Monday’s announcement was very low key and only applied to the Secretary’s immediate professional staff. The intention is to reinforce the professional atmosphere of the Pentagon as it is the official headquarters of national defense. This should be intuitive as most of those employed in the Pentagon are career soldiers—professionals. And yet, the complaint is that Mr. Gates has overstepped his “civilian role” by impeding on officer prerogative. Never mind that this is unofficial policy that only the Secretary’s staff is obliged to follow, but the initial fatigue-only policy was also a civilian decision.
In what reality is the dress code of non-combat personnel stationed at home anything but a matter of Political/grand strategy? Aside from the amount of time needed to arrange every medal and shine one’s shoes to regulation, a pencil pusher’s attire has no strategic, operational or tactical implications to make meddling in it a politician’s overstep. Had the Pentagon been battle ready, decked out in fatigues and combat boots on September 11, 2001 AA flight 77 still would have impacted killing 125 inside this national fortress. Desert camouflage does not exactly make chameleons of the 26,000 employees against the 6.5 million sq ft of fluorescent lit concrete and limestone. Shinned brass makes no more a target of the Pentagon and its employees than its symbolic and practical value.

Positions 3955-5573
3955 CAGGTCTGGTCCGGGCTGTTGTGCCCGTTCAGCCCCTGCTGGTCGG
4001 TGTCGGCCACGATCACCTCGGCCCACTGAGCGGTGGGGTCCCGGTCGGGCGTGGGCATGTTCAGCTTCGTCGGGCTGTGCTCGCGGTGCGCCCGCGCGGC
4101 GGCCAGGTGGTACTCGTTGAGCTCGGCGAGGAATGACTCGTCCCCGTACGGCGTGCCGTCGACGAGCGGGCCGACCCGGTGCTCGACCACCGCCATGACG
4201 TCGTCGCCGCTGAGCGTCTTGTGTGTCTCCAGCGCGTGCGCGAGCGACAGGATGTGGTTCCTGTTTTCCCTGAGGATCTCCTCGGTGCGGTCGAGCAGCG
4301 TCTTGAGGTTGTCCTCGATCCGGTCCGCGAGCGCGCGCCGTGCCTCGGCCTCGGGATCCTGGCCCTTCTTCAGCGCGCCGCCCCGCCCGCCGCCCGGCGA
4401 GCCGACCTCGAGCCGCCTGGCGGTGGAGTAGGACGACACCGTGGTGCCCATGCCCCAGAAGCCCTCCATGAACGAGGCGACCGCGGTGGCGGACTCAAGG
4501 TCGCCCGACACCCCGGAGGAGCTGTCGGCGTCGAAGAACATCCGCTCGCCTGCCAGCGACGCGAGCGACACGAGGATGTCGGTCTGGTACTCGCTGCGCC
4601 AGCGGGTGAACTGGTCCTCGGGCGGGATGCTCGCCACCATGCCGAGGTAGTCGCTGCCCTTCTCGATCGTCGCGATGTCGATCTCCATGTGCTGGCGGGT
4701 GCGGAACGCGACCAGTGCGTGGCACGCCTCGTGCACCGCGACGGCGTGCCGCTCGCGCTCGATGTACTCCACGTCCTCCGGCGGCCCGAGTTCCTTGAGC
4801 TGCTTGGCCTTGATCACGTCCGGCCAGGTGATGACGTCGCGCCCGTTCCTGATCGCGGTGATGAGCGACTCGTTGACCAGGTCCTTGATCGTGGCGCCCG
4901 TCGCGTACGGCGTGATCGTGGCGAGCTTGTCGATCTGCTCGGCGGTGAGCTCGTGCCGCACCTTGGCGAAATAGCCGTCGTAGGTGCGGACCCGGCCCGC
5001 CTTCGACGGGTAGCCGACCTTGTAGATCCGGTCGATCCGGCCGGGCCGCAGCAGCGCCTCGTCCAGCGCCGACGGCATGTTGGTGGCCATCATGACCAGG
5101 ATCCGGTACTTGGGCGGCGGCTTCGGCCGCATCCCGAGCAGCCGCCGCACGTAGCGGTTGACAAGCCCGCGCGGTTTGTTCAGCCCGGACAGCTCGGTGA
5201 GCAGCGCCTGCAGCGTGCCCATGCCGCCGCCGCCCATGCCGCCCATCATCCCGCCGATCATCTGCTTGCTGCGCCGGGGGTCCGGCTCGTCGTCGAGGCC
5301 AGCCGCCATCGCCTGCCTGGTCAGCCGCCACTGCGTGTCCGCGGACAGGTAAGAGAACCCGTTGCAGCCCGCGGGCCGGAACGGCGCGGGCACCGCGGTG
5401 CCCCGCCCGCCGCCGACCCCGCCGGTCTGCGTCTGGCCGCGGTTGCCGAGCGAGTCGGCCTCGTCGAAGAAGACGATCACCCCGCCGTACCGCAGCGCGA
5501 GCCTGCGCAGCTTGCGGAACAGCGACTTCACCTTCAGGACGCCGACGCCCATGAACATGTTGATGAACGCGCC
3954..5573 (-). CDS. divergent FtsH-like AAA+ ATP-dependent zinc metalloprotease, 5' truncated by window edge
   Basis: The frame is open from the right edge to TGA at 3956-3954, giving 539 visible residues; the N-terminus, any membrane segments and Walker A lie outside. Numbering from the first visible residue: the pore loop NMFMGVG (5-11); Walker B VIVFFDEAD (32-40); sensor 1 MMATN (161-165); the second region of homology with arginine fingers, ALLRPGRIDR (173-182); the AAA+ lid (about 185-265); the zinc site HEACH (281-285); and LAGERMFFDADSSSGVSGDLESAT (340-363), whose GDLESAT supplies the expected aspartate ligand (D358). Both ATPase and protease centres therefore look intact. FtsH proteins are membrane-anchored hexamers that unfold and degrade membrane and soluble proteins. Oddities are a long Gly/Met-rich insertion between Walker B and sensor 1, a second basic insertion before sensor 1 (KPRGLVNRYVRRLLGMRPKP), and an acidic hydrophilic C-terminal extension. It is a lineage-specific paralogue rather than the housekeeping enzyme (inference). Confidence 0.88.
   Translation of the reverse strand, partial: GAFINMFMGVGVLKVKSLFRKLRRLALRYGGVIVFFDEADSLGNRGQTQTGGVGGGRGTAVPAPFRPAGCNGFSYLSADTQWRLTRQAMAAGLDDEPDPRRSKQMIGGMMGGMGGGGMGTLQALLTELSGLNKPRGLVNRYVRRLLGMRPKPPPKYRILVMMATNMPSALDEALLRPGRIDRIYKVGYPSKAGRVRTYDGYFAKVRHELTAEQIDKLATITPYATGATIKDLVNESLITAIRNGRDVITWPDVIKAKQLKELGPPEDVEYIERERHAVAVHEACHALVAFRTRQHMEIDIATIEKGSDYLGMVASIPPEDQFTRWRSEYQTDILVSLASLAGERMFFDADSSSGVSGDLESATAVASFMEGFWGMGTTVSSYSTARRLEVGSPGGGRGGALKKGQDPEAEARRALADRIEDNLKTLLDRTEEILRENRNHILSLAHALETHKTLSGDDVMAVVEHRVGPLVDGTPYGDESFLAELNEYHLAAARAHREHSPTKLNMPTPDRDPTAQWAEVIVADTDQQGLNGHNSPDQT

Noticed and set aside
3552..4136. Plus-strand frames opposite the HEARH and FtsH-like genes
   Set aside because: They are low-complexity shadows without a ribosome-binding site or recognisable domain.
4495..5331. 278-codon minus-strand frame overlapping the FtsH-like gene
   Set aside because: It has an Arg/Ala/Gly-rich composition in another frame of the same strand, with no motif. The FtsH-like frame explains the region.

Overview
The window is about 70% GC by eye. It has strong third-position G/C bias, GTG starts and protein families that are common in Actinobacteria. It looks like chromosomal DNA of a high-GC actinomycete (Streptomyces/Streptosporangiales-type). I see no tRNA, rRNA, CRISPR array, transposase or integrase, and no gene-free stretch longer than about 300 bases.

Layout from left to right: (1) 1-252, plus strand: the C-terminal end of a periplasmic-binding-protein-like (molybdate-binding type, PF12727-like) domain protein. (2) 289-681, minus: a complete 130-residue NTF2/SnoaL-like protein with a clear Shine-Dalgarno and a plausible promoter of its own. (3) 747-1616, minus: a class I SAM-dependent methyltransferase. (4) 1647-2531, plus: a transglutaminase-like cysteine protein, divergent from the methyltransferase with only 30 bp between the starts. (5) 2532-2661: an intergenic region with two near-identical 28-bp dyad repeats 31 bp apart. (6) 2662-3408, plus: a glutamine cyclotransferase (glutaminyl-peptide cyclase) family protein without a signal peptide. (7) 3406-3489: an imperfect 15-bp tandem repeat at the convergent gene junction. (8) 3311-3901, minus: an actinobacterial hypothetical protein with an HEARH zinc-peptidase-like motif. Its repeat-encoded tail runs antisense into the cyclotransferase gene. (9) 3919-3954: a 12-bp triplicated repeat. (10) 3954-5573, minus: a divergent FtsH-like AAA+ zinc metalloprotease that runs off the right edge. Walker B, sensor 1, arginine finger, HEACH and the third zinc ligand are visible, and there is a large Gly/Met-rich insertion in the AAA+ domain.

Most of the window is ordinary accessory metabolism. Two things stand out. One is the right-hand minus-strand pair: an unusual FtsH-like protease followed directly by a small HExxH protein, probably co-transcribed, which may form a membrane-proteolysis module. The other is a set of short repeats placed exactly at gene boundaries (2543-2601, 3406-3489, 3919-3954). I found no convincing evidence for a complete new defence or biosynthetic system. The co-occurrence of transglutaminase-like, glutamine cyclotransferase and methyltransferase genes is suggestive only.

Whether a change in professional military dress code is big or little “p” politics, no one is more vested in the implications than the Secretary of Defense. The perceptions of our nation’s military personnel at home and abroad as well as morale are his imperatives as SecDef. If Mr. Gates decides that the presentation of the U.S. armed forces needs to be less cowboy and more business man, he would know.
Will this evolve into widespread policy change for the Uniformed Services? It might not be necessary. Apparently peer pressure around the Pentagon is enough to make officers concerned as to whether their staff should follow suit…